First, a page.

Sep 092013
 

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Rick Niswander

Forrest Croce

Rick Niswander

 

By Katherine Ayers

Sunday, September 8, 2013

 

East Carolina University took a $10.4 million hit to its funding during the most recent North Carolina budget session.

Rick Niswander, ECU’s vice chancellor for administration and finance, said the 3.68 percent reduction comes from the state appropriations budget, money that is designated for classroom expenses like faculty, academic administration and advisers.

The University of North Carolina system’s budget was cut by $94.6 million, a 3.89 percent decrease from last year.

Proactive planning is vital to help mitigate the effects of the cuts, Niswander said.

“We talked about the series of cuts we’ve had over the years, so having another cut, everybody shouldn’t just wake up one morning and say, ‘Oh, my God, this is totally unexpected,’ because it isn’t,” Niswander said. “A year ago, we said to folks, ‘All right, what would happen if the cut was anywhere from 1 or 2 percent on the low end, to 7 or 8 percent on the high end? You’ve got to start figuring it out so that you can be ready for whatever that is.’”

Planning is essential to be as fair and honest with people as possible, Niswander said.

“What we don’t want to happen is to get a position open, and we hire you for that position and then we come back and say, ‘Oh, we’re so sorry but we weren’t planning ahead of time, and we have to let you go,’” he said. “What we do is say we’ve got this position, but we might not be able to fill it, and then we eventually have to take that position back, so you still don’t have a job, but I haven’t built your hopes up to dash them down.”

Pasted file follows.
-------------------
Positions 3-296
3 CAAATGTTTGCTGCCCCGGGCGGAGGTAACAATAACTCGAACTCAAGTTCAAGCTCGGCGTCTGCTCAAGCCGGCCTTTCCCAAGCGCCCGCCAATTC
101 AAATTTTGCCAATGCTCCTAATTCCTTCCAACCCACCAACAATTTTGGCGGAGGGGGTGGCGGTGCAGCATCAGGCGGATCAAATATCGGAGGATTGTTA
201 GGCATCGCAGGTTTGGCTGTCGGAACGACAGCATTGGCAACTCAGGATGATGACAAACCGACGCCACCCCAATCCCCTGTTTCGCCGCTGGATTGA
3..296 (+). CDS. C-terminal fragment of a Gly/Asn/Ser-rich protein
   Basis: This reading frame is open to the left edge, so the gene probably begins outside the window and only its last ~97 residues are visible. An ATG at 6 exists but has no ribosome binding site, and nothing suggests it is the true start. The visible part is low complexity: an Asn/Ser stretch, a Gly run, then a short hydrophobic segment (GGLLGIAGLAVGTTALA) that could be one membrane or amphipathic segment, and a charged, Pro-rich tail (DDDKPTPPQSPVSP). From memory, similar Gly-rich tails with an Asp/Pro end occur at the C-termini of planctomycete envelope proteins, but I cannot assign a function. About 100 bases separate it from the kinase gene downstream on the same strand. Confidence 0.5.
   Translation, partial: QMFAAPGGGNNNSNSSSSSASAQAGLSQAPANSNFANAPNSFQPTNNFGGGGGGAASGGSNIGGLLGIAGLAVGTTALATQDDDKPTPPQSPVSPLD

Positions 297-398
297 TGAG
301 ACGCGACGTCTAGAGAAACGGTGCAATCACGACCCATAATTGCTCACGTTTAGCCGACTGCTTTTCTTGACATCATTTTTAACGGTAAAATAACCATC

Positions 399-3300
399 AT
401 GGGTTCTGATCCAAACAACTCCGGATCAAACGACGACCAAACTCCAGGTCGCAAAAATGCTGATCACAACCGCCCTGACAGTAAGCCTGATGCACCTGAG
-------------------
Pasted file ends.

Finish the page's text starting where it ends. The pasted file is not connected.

The same planning happens for students as well.

“We get that schedule out in the spring semester, the schedule for the fall, the students have a pretty high degree of assurance that that’s the way it’s going to be,” Niswander said. “I’d rather put this schedule together and have to expand it a little bit than have to contract it a little bit.”

The university has felt the effect of state budget cuts but it’s not always obvious, he said.

“If we had $10.4 more million, there is no question that we would have more staff and faculty working here because we are stretched pretty darn thin,” Niswander said. “But people don’t see it because they don’t see what could have been, they only see what is.”

He said that if students have been at ECU for four years, they may notice their classes are a bit bigger or they are taking classes at times they don’t really want, but they generally get what they need.

“But if you were to ask a freshman if they notice it, what do they have to compare it to?” he asked. “It’s kind of like opening a fridge to try and see what’s not there.”

Niswander said he does not expect an increase in funding next year, but it is possible there may not be any cuts, which he said would be an improvement.

State support of students is an investment in North Carolina, Niswander said.

“If mom and dad send their kid to (college), it is a reasonable thing for the citizens of the state to support the core educational component of what a student does because the state’s going to get some benefit from it,” he said. “They’re basically making an investment in our students that’s going to pay off later.”

Contact Katherine Ayers at kayers@reflector.com and 252-329-9567. Follow her on Twitter @KatieAyersGDR.

via The Daily Reflector.

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